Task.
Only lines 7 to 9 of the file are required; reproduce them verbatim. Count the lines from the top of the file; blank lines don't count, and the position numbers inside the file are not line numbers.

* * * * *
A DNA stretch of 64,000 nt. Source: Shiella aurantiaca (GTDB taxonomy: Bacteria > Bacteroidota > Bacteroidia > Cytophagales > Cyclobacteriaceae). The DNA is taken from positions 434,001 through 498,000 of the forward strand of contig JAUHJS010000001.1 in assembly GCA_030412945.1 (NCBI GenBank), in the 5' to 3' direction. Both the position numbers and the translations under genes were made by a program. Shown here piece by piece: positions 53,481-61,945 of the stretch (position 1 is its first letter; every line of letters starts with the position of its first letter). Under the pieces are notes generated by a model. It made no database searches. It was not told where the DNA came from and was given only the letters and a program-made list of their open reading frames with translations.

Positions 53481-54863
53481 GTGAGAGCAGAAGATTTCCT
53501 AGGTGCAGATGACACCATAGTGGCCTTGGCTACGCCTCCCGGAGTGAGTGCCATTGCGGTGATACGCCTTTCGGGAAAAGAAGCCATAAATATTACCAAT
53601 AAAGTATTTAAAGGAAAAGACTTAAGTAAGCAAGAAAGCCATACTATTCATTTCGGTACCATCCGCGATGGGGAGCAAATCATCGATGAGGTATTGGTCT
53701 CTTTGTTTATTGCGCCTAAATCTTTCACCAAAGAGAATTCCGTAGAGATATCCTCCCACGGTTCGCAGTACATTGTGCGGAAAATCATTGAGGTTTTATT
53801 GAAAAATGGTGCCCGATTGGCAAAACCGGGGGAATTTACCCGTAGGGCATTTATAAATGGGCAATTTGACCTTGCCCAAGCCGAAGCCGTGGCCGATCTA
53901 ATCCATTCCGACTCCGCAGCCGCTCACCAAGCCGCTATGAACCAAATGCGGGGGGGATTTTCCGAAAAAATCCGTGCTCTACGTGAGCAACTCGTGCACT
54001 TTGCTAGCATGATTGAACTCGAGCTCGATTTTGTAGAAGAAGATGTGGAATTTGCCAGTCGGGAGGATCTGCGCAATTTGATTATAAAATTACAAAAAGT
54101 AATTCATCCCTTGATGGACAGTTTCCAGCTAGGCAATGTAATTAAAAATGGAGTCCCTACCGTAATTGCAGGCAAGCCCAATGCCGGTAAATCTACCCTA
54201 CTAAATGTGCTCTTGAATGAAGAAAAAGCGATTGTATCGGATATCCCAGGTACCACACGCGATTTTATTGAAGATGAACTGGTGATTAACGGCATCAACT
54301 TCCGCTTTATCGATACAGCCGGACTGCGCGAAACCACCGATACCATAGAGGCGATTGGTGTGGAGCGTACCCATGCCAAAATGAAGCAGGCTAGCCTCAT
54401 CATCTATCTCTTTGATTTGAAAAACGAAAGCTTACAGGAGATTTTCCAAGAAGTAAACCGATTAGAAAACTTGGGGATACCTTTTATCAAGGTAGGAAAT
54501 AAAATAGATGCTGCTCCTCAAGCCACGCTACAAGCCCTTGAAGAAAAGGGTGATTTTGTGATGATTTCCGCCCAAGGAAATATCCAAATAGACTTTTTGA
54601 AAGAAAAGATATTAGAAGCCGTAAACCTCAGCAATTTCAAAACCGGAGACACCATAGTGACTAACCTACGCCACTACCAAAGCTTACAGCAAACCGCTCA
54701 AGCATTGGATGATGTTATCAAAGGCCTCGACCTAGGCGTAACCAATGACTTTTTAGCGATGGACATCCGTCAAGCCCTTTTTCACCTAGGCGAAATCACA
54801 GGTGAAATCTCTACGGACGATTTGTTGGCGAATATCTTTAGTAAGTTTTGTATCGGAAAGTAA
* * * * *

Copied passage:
53801 GAAAAATGGTGCCCGATTGGCAAAACCGGGGGAATTTACCCGTAGGGCATTTATAAATGGGCAATTTGACCTTGCCCAAGCCGAAGCCGTGGCCGATCTA
53901 ATCCATTCCGACTCCGCAGCCGCTCACCAAGCCGCTATGAACCAAATGCGGGGGGGATTTTCCGAAAAAATCCGTGCTCTACGTGAGCAACTCGTGCACT
54001 TTGCTAGCATGATTGAACTCGAGCTCGATTTTGTAGAAGAAGATGTGGAATTTGCCAGTCGGGAGGATCTGCGCAATTTGATTATAAAATTACAAAAAGT